Push the throttle to full open and observe the engine. If the engine sputters, turn the “Hi” screw clockwise less than ¼ turn until it smooths out. The exact adjustment of the “Hi” screw setting depends on the size of the load, the Weed Eater head and the fuel’s freshness.

Check this too: Homelite Weed Eater How to & Troubleshooting Guide

Craftsman 4 cycle weed eater won’t stay running

There are several reasons why a craftsman battery weed eater won’t stay running;

Old Fuel

A weed eater or trimmer needs fuel to run on. Just like how our body needs fresh food, weed eaters also need fresh fuel. Old fuel doesn’t properly flow to every part of the engine. It creates friction and stops the functions. So, a craftsman weed eater won’t stay running while using it.

To fix it, remove the old fuel and use the ethanol-free new fuel. Ensure the ratio of gas to oil according to the need. Usually, within 2 or 3 starts, the craftsman weed eater should start running. If it doesn’t start, make sure to contact a professional.

Clogged Fuel Filter

Fuel filters can clog up for sticky carbon residue. Using the wrong fuel ratio or having old fuel for a long time can cause clogged fuel filters. For this clog, fuel can’t pass through the needed place. This stalls the weed eater machine. So, to fix it, deep cleaning of the fuel filter needs to be done. Especially, give emphasis on cleaning all the sticky substances.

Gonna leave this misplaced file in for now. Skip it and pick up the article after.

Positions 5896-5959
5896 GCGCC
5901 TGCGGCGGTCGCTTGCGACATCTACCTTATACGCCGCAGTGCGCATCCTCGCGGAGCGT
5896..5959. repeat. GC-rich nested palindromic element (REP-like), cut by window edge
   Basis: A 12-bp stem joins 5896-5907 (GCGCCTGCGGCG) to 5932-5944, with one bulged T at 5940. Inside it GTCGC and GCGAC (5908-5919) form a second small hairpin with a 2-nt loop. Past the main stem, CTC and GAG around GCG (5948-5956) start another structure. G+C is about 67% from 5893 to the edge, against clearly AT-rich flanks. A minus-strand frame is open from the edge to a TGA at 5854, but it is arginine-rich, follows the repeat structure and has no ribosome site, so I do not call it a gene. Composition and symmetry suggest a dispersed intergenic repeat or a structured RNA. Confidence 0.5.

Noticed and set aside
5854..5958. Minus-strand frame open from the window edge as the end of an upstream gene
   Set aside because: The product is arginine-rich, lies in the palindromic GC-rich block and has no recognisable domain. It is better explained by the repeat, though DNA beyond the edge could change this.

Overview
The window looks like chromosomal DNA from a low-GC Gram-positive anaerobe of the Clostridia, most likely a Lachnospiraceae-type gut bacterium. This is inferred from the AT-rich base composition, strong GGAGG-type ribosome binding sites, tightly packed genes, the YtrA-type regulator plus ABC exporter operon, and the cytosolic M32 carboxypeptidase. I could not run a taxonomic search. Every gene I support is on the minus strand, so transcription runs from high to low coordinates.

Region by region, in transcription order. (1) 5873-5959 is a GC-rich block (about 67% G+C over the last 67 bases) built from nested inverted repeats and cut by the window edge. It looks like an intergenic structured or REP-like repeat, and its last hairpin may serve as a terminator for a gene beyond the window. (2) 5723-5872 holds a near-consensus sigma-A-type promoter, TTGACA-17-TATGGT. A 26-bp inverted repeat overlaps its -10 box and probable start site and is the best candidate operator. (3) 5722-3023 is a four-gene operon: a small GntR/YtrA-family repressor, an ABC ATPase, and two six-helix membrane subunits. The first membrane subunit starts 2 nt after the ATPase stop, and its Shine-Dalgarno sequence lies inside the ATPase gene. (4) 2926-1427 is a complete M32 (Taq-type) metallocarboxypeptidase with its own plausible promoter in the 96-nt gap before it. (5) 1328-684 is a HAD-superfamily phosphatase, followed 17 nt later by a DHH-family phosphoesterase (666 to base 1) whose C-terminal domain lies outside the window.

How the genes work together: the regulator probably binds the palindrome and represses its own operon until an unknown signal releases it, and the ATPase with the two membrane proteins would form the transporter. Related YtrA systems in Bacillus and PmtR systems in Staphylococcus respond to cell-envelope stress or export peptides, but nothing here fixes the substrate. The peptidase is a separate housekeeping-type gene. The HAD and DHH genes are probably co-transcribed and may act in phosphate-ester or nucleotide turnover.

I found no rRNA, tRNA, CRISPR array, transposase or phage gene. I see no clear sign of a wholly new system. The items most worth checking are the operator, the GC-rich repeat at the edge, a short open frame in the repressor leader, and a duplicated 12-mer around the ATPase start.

If it can’t be cleaned, replace the fuel filter. Lastly, before installing the filter, check for air filters too. A craftsman 25cc weed eater won’t stay running for this reason. Some debris can build up on the air filter because of the old fuel. Removing both can be a bit tricky so try to take professional help.

Piston, Muffler & Exhaust Port

Piston, muffler & exhaust port are three important parts after filters. A craftsman weed eater won’t stay on without them. Firstly, ensure a gap in the spark plug. Then start looking for carbon build-up above the piston. Mostly it forms crusty dirt over the piston. Try to remove it gently. And replace the piston in case of any worn out.